Battering ram Laukai made his point with McCaw
July 22, 2007

Showing up Richie McCaw as a mere mortal strengthened human wrecking ball Sione Lauaki's already imposing claims for a rugby World Cup call-up.

The bruising Waikato and Chiefs loose forward's inclusion in the 29-man squad was not totally unexpected today -- a fact borne out by the support he had for an international recall for the first time since the 2005 northern hemisphere tour.

Troubled by knee injuries and not the sport's most reliable trainer, Lauaki made the cut at Troy Flavell's expense partially on the recommendation of McCaw.

The All Blacks captain experienced first hand what the intimidating 26-year-old could produce in broken play when the Chiefs ended the Crusaders' 26-match unbeaten home record in the final round in May.

Lauaki's propensity for muscular carnage was already well documented but his performance at Jade Stadium certainly left an impression on the right people.

"I felt the wrath of what he can do," McCaw explained after the team naming at Eden Park.

"He's got the ability to have people worried about how they're going to get him to ground, whereas perhaps other times you worry about what's happening next."

McCaw, no slouch in contact situations himself, rated Lauaki as the hardest opponent to bring down.

"He's the toughest man to tackle when he's got the ball standing still because everybody comes and stops -- and that's where he gets his momentum.

"If he does what he did to me when we played the Chiefs .... he's a pretty menacing ball carrier so to have someone in the team like that is great."

All Blacks coach Graham Henry consulted McCaw after the Chiefs 30-24 win, although he admitted today Lauaki was already in the frame for selection.

"We talked to Richie and he said he played very well that night," Henry said.

The key now was keeping the enforcer fit and ensure he logs enough game time between two World Cup training camps.

Although he was prominent against the Crusaders, Lauaki has been plagued by knee problems this season, requiring cartilage to be tidied up on both joints.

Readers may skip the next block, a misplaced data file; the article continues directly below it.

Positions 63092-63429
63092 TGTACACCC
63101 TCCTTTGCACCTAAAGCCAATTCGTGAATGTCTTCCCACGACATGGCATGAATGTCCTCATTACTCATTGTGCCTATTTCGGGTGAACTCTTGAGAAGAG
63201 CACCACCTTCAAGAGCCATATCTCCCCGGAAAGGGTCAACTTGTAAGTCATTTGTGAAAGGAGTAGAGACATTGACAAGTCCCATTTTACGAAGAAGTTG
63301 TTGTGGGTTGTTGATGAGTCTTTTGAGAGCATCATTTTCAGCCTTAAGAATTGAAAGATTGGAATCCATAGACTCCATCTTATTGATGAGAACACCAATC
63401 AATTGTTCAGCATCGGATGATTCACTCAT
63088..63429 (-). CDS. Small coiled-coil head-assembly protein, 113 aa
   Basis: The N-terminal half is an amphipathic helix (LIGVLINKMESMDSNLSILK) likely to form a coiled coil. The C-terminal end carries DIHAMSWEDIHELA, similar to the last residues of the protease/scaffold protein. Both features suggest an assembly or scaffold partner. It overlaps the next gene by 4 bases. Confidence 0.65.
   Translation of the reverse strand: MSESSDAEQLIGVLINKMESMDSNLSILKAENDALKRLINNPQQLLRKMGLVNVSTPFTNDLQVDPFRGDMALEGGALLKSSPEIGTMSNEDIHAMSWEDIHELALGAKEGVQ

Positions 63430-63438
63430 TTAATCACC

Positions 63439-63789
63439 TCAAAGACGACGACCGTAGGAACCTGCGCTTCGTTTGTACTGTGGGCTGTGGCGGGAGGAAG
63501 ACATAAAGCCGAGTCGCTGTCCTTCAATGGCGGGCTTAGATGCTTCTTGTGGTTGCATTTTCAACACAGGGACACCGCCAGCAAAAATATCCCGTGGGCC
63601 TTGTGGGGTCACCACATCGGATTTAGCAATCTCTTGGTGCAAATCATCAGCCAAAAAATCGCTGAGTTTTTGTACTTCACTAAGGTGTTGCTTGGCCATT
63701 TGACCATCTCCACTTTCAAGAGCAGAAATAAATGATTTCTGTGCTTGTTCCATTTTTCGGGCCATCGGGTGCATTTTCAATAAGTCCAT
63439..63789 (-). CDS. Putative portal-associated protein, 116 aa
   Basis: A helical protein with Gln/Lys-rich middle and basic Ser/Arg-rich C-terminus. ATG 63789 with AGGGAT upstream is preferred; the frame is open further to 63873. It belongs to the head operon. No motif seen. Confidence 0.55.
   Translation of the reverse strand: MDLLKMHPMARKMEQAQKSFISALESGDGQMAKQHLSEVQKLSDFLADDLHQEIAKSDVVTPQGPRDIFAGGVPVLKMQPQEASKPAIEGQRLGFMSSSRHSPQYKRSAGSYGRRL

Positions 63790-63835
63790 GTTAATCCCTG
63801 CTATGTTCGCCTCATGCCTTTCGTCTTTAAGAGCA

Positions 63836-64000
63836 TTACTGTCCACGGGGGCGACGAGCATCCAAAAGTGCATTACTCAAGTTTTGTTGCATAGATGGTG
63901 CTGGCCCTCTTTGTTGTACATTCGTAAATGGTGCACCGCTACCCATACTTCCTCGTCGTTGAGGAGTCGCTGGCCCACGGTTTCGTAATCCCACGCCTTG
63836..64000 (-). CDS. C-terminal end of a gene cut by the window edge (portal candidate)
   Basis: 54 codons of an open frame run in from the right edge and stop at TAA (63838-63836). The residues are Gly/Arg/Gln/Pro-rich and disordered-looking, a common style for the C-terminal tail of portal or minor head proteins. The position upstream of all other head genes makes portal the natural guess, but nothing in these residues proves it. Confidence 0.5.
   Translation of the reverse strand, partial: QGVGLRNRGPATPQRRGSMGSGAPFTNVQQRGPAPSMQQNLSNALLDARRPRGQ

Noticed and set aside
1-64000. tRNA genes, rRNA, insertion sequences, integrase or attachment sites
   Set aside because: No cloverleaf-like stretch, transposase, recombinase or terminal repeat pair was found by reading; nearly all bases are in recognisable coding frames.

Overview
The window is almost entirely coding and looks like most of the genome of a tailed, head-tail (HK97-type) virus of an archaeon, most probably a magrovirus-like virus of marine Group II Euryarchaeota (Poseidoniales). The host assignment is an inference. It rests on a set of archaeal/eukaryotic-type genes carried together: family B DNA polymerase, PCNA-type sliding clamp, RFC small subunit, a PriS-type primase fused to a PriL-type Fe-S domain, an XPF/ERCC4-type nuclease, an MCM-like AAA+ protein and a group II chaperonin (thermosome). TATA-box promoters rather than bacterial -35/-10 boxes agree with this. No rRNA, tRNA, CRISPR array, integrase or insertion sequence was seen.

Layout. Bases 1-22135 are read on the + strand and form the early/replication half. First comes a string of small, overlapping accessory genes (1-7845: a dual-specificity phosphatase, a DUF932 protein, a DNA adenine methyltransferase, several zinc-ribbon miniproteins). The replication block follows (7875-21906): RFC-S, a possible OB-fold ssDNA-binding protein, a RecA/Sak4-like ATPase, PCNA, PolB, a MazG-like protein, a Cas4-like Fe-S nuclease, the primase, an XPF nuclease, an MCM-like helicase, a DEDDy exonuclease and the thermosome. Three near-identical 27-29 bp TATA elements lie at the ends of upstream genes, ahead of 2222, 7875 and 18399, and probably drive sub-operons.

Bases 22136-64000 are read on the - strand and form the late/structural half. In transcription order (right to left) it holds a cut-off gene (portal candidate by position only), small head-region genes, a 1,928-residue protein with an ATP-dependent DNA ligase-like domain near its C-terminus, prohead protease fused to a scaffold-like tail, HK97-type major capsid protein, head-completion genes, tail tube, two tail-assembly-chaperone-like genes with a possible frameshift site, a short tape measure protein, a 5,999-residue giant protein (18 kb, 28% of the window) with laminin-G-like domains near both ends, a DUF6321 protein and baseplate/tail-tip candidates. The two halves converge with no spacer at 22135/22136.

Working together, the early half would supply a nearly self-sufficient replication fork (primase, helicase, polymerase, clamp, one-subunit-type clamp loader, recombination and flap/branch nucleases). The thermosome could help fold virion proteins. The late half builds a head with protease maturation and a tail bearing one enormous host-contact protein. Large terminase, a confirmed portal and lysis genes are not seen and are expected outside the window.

His rehabilitation has been carefully managed and although there were public calls for him to feature in the Tri-Nations, he made a lower key return with the Junior All Blacks.

The 50-0 drubbing of Australia A in Dunedin on June 16 signalled his return and he will now play the opening three rounds of Waikato's Air New Zealand Cup defence which starts against Manawatu in Palmerston North on Thursday.

Lauaki played the last of his seven tests against Scotland at Murrayfield at the end on 2005 and dropped out of favour last year although his belligerence has always been seen as an asset if handled correctly.

"As everyone knows, he's a marvellous ball carrier," Henry said.

"He played some exceptional rugby near the end of the Super 14 and he will add potency to what we're doing -- he also destroys people on defence, and that's helpful," Henry added.

Although Lauaki is unlikely to barge his way into the starting loose forward trio come the sudden death phase in France, his impact off the bench could be significant.

He was simply happy to play any role in France after expressing surprise at getting that welcome phone call from All Blacks manager Darren Shand yesterday.

"I didn't really expect a call, I thought I was dreaming or something," he said.

Lauaki felt he may have been in calculations but a twist to his right knee during Waikato training last week threatened to extend his injury woes.

Fortunately he was given the all clear by a specialist in Auckland yesterday -- his first piece of good news.

Now, having not played for a month he was looking forward to the early stages of Waikato's campaign, admitting he was a shade over his ideal playing weight of 119kg.

"I'm a few kgs off, but once I start playing, it should be all right."

Meanwhile, he had no particular memories of the Chiefs' triumph that was a catalyst for his recall.

"I was pretty good, I guess," he said.

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